Oil prices fell on a stronger dollar and hints of profit-taking following a July rise in which investors banked on tighter global supply and increased demand in the second half of 2023.
On Tuesday, October Brent crude futures finished at $84.91 a barrel, down 52 cents or 0.6%. Brent settled at its highest level since April 13 on Monday.
West Texas Intermediate oil futures in the United States closed at $81.37 per barrel, down 43 cents, or 0.5%, from the previous session’s level, which was the highest since April 14.
“Crude is moving in a corrective phase this morning, prompted by a sharply higher U.S. dollar index and satisfying the ‘overbought’ market situation,” said Dennis Kissler, senior vice president of trading at BOK Financial.
The dollar index, which measures the value of the US currency versus six major currencies, increased by 0.40%. A rising dollar raises the cost of petroleum for investors holding other currencies.
According to market sources citing American Petroleum Institute estimates on Tuesday, crude oil stockpiles in the United States decreased by around 15.4 million barrels in the week ended July 28. Analysts had predicted a 1.37 million barrel decline.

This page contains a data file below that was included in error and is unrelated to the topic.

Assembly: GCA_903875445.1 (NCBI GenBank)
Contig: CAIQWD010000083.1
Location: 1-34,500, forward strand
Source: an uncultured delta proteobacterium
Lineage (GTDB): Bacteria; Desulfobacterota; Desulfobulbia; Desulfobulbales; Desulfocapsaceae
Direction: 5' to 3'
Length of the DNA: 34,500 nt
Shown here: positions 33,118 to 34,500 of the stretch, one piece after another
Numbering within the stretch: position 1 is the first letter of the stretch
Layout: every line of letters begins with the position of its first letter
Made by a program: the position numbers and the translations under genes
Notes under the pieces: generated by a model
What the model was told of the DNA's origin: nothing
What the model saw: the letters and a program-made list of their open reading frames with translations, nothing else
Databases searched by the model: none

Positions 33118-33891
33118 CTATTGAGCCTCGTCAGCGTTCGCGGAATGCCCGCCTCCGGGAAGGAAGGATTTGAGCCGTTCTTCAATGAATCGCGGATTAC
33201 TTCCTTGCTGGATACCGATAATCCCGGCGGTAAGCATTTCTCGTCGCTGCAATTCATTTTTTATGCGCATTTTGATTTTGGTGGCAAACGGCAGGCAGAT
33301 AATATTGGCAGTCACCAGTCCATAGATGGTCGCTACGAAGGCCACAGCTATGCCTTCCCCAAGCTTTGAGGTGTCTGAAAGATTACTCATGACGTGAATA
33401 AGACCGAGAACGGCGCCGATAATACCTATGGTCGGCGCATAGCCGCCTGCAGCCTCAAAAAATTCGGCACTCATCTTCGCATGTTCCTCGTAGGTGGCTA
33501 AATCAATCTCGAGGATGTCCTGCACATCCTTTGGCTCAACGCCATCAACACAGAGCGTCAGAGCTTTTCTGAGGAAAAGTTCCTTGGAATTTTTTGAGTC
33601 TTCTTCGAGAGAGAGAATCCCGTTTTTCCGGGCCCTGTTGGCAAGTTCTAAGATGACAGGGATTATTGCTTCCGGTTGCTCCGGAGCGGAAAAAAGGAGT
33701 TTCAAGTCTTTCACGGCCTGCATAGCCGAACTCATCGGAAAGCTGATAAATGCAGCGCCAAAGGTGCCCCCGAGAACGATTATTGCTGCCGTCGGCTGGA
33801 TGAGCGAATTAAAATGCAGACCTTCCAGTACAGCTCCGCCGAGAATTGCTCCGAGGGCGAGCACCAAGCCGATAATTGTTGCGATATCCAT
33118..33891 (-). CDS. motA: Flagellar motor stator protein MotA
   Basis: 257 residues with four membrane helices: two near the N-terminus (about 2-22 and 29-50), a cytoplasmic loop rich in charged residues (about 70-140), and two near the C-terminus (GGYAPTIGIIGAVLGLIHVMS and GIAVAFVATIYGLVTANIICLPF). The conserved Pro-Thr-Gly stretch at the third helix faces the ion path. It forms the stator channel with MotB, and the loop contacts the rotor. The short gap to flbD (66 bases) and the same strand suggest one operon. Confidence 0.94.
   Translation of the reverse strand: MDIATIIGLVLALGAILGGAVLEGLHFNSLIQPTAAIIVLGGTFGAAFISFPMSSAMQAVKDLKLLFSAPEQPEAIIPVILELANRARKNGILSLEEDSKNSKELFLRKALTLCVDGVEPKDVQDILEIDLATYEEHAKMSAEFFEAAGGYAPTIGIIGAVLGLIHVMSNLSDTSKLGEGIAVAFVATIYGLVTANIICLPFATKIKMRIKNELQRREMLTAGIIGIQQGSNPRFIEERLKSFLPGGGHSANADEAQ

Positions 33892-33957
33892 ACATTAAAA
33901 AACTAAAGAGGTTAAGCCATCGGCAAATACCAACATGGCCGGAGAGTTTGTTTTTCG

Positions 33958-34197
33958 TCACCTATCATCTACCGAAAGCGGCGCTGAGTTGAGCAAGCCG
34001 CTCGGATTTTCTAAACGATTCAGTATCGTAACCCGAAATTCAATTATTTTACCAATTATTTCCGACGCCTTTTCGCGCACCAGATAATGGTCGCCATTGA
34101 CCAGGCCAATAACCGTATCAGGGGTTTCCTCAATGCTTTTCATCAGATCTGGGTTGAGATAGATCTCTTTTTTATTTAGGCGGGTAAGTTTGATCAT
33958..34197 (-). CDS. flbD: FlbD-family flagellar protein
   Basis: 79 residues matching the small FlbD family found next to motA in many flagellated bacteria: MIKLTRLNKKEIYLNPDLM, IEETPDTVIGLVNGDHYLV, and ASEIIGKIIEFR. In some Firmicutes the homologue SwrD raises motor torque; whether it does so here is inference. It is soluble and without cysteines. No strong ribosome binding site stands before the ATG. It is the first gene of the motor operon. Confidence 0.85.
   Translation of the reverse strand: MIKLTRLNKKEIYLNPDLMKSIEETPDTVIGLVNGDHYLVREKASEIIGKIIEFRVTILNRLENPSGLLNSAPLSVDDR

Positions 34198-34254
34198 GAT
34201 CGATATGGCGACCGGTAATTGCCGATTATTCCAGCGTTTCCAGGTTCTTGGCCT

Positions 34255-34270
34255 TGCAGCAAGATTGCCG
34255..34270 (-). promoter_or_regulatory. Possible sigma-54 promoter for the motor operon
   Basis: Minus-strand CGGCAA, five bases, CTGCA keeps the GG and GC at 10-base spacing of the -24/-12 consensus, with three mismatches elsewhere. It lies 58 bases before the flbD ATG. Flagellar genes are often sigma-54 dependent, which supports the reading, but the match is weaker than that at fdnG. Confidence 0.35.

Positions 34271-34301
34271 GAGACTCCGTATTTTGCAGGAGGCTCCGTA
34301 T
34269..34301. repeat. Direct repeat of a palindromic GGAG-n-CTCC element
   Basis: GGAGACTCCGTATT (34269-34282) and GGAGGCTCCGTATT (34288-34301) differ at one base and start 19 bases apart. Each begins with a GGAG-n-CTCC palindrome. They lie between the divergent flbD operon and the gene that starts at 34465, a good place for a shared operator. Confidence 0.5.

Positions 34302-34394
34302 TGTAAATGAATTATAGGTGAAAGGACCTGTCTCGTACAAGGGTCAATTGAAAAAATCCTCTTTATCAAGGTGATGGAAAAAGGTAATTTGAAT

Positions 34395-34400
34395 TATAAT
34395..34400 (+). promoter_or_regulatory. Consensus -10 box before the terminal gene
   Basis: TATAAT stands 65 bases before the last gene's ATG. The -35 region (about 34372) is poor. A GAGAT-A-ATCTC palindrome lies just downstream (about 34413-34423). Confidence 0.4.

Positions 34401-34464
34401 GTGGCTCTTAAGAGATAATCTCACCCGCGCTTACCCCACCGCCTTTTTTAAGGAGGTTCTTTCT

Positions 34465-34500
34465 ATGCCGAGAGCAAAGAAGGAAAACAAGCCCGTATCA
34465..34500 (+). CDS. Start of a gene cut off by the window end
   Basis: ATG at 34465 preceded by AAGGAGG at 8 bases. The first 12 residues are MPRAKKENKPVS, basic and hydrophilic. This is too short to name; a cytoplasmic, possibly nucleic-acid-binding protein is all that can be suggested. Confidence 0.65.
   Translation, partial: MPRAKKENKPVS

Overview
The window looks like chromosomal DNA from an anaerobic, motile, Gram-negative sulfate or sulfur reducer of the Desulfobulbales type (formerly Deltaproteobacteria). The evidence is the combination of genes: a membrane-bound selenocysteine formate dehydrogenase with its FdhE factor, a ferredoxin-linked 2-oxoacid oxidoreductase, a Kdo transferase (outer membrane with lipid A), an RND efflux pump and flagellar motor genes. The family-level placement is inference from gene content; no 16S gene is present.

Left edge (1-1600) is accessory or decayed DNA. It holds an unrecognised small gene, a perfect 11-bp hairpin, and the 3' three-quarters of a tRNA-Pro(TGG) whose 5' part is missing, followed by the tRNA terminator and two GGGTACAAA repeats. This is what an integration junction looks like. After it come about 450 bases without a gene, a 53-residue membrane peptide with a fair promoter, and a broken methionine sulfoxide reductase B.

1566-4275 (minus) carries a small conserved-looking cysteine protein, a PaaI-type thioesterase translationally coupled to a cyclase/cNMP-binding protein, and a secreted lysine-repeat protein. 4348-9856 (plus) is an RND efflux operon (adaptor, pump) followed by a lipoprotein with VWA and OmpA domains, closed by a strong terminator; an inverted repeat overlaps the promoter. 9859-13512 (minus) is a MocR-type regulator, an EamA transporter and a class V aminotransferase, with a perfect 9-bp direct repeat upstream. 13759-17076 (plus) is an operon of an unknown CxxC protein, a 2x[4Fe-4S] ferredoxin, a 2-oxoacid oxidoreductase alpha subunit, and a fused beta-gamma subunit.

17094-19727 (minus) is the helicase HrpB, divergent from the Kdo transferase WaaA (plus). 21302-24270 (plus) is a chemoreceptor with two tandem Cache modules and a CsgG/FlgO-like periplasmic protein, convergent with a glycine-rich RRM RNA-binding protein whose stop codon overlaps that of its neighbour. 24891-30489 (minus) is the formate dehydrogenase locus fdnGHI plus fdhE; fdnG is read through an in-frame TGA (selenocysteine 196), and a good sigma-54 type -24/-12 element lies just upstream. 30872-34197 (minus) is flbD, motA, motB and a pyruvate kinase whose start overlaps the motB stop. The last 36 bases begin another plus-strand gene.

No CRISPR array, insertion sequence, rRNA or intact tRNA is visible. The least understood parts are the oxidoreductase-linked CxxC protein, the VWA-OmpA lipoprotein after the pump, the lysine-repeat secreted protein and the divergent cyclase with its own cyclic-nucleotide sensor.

Gasoline inventories declined by nearly 1.7 million barrels, compared to a 1.3 million-barrel drop predicted. Distillate inventories declined by roughly 510,000 barrels, falling short of analysts’ expectations of a rise of 112,000 barrels.
Crude futures rose in post-settlement activity as a result of the inventory report. Brent rose 32 cents, or 0.4%, to $85.75, while US crude futures rose 40 cents, or 0.5%, to $82.22 in light trading.
To jump-start China’s private sector amid a sluggish economic recovery following a long period of COVID restrictions, Chinese ministries, regulators, and the central bank vowed extra funding assistance to small firms on Tuesday.
Meanwhile, statistics released on Monday revealed that manufacturing activity in the eurozone dropped at the sharpest rate since May 2020, dampening expectations.
On the supply side, Saudi Arabia is anticipated to extend its voluntary cuts through September at this Friday’s OPEC+ meeting, significantly reducing supplies.
According to a Reuters survey, OPEC oil output dipped in July after Saudi Arabia made an additional voluntary cut as part of the OPEC+ producer group’s latest deal to support the market, while a Nigerian outage curtailed supply.
At a conference on Monday, BP (BP. L) CEO Bernard Looney predicted that oil demand growth would continue into next year and that OPEC+ would become more disciplined.
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